by Alfredo Parga/Book 'Fórmula 1' (1997)/La Nación (AR)
(translated by Maximiliano Catania/FUNO!)
Buenos Aires (AR), 31 Dec 1997
A beautiful story was broken like a crystal. There was an artificially induced coma. A promise. Another fissure as a by-product of his deterioration. Who cares?
The terrible collision at Monaco on 12 May 1994 11:27 - three minutes before the Thursday session to go - already was past.
The Karl Wendlinger's story seemed to be a cinematographic one. The German driver, who was born by mistake in Kufstein (Austria) on 20 December 1968, suffered first from a murky accident and then he was in a coma during two weeks.
'I lost the control of car (Sauber Mercedes C13 W10) at the end of the Tunnel. I don't remember anything else...,' he told.
The witnesses explained that the driver braked the car too late. They saw the black vehicle to touch the internal guard-rail prior to end up crashing into the last wall which separates the escape way from the 'track' itself.
There were seven months and a hard struggle. The Karl's muscular and neurological recuperation turned out to be fantastic. He only admitted at that time the presence of his girlfriend Sophia as long as his father was thanking God because of the driver's step-by-step recuperation.
Peter Sauber, his team-manager, vowed at that time: 'We have every confidence in Karl. We do know he will back to be the driver we discovered in 1987, the Austrian F3 champion who won the 1989 German F3 Championship to Michael Schumacher himself.'
Karl would begin racing once again in the 1995 Brazilian GP. There he had to face up to a complicated, unbalanced car which was wrongly set up in matter of aerodynamics and technics, as many experts said.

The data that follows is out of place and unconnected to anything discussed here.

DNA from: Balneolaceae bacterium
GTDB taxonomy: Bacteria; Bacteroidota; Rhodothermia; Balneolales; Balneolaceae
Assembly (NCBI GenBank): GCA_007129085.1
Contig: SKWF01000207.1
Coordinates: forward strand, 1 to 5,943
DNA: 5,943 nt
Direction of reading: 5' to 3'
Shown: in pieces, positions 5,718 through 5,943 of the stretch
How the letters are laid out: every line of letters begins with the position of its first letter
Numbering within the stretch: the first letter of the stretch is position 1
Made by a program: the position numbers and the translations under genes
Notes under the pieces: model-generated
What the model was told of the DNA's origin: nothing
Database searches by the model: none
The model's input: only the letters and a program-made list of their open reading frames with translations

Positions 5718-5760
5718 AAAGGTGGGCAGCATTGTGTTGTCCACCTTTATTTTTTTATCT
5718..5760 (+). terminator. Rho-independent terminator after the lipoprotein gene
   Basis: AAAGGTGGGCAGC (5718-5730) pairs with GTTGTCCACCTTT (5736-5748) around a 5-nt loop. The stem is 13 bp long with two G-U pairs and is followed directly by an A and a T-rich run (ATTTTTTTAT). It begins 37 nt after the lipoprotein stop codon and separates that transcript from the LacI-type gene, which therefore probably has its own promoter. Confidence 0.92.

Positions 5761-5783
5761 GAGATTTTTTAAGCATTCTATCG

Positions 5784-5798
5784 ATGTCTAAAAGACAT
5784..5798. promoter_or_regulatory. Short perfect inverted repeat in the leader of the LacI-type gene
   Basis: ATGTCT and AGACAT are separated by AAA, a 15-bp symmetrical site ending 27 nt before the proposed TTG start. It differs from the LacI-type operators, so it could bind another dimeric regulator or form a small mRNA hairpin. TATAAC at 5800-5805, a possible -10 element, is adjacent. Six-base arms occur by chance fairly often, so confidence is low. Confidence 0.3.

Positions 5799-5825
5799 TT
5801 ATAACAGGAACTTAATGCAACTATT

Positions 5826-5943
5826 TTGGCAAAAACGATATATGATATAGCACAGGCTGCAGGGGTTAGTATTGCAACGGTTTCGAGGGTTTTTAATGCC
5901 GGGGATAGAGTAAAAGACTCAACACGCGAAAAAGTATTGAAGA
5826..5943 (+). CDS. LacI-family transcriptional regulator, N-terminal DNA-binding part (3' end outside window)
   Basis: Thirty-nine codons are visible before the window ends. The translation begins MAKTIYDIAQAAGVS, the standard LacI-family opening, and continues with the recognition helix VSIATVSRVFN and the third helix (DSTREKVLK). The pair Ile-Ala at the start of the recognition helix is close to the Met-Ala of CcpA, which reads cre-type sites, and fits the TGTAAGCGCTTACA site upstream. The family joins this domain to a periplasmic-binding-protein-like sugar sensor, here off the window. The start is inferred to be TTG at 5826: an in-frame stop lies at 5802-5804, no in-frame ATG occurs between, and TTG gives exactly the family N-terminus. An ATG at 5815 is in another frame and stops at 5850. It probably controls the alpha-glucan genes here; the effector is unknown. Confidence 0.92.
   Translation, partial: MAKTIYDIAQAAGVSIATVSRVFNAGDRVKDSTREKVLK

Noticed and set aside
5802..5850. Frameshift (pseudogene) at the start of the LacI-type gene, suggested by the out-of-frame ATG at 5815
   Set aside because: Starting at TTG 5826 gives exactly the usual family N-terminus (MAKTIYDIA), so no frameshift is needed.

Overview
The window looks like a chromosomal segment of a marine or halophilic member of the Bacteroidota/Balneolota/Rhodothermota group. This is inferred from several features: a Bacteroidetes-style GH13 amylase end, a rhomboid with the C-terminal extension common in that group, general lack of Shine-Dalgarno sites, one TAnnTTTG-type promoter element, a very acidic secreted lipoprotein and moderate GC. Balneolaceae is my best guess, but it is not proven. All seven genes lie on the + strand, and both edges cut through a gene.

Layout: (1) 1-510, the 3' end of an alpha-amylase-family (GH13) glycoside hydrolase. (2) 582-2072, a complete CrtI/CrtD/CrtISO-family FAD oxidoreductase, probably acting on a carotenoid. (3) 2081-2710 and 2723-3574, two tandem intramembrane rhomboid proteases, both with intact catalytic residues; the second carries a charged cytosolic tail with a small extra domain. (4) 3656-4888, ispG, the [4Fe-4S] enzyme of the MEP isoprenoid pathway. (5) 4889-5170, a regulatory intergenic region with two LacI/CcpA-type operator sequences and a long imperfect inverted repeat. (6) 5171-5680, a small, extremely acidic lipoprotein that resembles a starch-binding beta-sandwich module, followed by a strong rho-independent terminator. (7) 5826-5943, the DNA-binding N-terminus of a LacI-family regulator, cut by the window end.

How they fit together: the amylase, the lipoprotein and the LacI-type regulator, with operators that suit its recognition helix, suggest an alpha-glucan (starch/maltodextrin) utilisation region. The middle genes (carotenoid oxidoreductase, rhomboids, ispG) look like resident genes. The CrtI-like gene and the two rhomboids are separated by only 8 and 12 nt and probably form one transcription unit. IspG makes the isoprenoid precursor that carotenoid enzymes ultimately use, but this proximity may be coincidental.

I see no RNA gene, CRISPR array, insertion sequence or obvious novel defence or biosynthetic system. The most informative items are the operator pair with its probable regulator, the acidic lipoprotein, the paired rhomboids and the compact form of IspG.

His behaviour started to suffer from several fissures, same as his own car. Some electrical problem caused him to retire at Interlagos. His team-mate Frentzen retired because of the same reason, but that did not seem to interest so much to the team members.
Wendlinger, who had been a goldsmith in matter of car set-up, was not the same one; in fact, he was not providing the Sauber's engineers with the exact, categorical reports after every experience, as he did provide them with in the past.
He starred in at the start accident in Argentina, together with Badoer, Gachot et al. Zero laps for all of them. Frentzen finished fifth... Wendlinger retired at Imola because of a tyre blocking; Frentzen arrived sixth. Karl was 15th in Spain, two laps away Schumacher; Frentzen managed himself to place eighth.
Many people from the Sauber staff seemed to forget the Monaco accident. The 'every confidence' in the young driver disappeared suddenly from those minds. 'I've got to advise you Karl,' mister Peter Sauber stammered at that time, 'that Elf and Ford are putting pressure on me. They don't let me get my breath away. They say you are not in conditions to race in F1. They suggest me Jean-Christophe Boullion to replace you from Monaco GP on. Do you understand me? Forgive me.'
Does it matter the fact that Boullion would score only three points in that year? Does it matter the fact that Boullion would be replaced with Johnny Herbert for 1996 season? Does anyone remember the Karl's Monaco accident?